Last week was another deadline at the Iowa statehouse for lawmakers to get more laws through committee so they can be debated on the floor.   

John Pemble / IPR

Many were anticipating budget targets last week, Democrats who control the Senate and Republicans who control the House, have come to some kind of an agreement or a launching point. IPR's Clay Masters checks in with Statehouse Correspondent Joyce Russell to preview the week ahead at the capitol.  

John Pemble / Iowa Public Radio

Last week was "funnel week" at the statehouse.  Now bills that couldn't make it through committee stand little chance of becoming law this session as lawmakers shift their focus to legislation that has more momentum to pass this year.  However many of these issues might be revived in future legislative sessions.

John Pemble / IPR

Last week was funnel week at the Iowa Capitol, a time when lawmakers need to get their priority bills out of committee and into either the Iowa House or Senate. IPR's Clay Masters checks in with Statehouse Correspondent Joyce Russell to talk about the week ahead in the legislature.    

John Pemble / IPR

This week is when lawmakers have to have their bills wrapped up so they can make to the floor to be debated in either the Iowa House or Senate. This is an election year and at the outset of the session Republican and Democratic leaders said things can get done this session despite a lot of lawmakers vying for higher office and re-election, but consensus would have to be reached early. IPR's Clay Masters checks in with Statehouse Correspondent Joyce Russell to talk about the early deadline dubbed funnel week by lawmakers. 

A couple from Adel brought tearful testimony to the statehouse.    Their  infant daughter died as a result of her care at an in-home child care provider.   A Republican-sponsored bill would require more in-home day cares to register with the state.    

Emily Woodbury

A bill backed by Democrats in the Iowa Senate will make it easier for felons who have completed their sentences to have their voting rights restored. The bill passed a divided Senate subcommittee last week.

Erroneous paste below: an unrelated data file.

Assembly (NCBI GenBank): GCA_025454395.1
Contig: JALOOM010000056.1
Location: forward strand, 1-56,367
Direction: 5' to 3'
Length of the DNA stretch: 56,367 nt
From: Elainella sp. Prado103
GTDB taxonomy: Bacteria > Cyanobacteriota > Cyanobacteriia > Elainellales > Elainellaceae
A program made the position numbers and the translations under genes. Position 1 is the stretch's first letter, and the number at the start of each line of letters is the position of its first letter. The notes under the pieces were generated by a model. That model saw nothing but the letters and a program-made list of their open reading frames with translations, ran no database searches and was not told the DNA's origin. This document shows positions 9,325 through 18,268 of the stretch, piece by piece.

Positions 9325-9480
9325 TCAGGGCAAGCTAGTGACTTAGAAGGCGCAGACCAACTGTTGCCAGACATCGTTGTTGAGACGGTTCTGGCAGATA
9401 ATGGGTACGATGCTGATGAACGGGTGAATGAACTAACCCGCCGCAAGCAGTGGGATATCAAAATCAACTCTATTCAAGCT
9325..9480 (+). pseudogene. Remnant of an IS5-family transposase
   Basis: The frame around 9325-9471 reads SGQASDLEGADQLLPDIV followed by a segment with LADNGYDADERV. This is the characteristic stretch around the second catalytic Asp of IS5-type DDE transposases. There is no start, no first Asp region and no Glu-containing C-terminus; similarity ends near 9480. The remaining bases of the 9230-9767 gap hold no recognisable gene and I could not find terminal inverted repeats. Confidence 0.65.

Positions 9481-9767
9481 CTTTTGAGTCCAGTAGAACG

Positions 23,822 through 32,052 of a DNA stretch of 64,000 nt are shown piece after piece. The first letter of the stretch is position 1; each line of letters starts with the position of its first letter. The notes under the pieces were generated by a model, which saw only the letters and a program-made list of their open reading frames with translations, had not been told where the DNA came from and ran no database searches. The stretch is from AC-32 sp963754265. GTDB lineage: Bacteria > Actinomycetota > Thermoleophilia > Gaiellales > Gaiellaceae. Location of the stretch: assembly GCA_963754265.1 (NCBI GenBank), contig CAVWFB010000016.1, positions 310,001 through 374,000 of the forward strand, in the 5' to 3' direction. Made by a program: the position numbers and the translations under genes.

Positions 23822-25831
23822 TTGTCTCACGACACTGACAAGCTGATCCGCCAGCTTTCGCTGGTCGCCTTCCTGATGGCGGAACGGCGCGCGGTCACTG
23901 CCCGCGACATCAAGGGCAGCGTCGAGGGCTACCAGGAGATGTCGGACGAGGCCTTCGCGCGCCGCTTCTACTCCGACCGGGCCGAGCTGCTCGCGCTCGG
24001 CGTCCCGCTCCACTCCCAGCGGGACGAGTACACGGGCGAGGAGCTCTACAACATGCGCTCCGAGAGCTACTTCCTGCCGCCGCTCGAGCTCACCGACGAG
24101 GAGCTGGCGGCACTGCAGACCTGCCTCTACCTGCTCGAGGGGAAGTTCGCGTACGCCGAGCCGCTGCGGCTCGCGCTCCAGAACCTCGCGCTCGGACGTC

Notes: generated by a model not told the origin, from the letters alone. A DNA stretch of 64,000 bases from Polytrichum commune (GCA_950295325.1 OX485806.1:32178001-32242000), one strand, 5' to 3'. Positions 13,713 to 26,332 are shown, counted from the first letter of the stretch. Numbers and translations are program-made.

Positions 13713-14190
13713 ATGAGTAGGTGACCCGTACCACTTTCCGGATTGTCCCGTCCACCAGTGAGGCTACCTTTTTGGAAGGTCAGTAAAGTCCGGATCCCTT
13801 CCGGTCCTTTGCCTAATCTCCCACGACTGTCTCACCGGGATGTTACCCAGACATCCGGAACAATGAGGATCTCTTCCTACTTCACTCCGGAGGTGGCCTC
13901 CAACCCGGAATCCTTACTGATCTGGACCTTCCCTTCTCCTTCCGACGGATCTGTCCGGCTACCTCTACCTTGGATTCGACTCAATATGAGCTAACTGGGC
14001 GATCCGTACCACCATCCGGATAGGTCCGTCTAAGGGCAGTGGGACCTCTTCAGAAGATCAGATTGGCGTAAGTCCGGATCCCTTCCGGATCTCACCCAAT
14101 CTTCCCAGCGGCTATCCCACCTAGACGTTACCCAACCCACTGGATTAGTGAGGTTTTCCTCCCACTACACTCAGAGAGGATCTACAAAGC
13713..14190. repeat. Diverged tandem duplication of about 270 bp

As the law stands, people who commit felonies must serve their sentences and pay all court-ordered compensation to victims before they can apply to the governor to restore their voting rights. The policy comes from an executive order signed by Governor Branstad in 2011.

John Pemble

A large majority of Iowa households have broadband access, but less than half of Iowans have access to speeds at 50 Mbps or greater. This creates disparity among certain demographics and can be exceedingly expensive for the increasing number of people who work online from home.

Two proposals, from Governor Branstad and the Iowa Senate, aim to lower these gaps and provide affordable broadband access to all Iowans. Today on River to River, host Clay Masters sits down with representatives to find out more about rural broadband expansion plans being considered at the Iowa Capitol.

Photo by John Pemble

Governor Terry Branstad ordered the closure of the Iowa Juvenile Home in Toledo last month. It was after an investigation uncovered some girls were held in isolation cells. Last week Senate Democrats unveiled a bill to reopen the home under a new program. IPR's Clay Masters talks with Statehouse Correspondent about the juvenile home as well as the likelihood of lawmakers raising the state's  gas tax.

John Pemble / IPR

A committee in the Iowa Senate heard from experts on using stun guns, so-called tasers, to subdue difficult inmates. Two prisoners have died in Iowa jails after being tased by officers. A number of other law enforcement agencies have faced lawsuits for their use of stun guns. Iowa Public Radio's Joyce Russell reports

John Pemble / IPR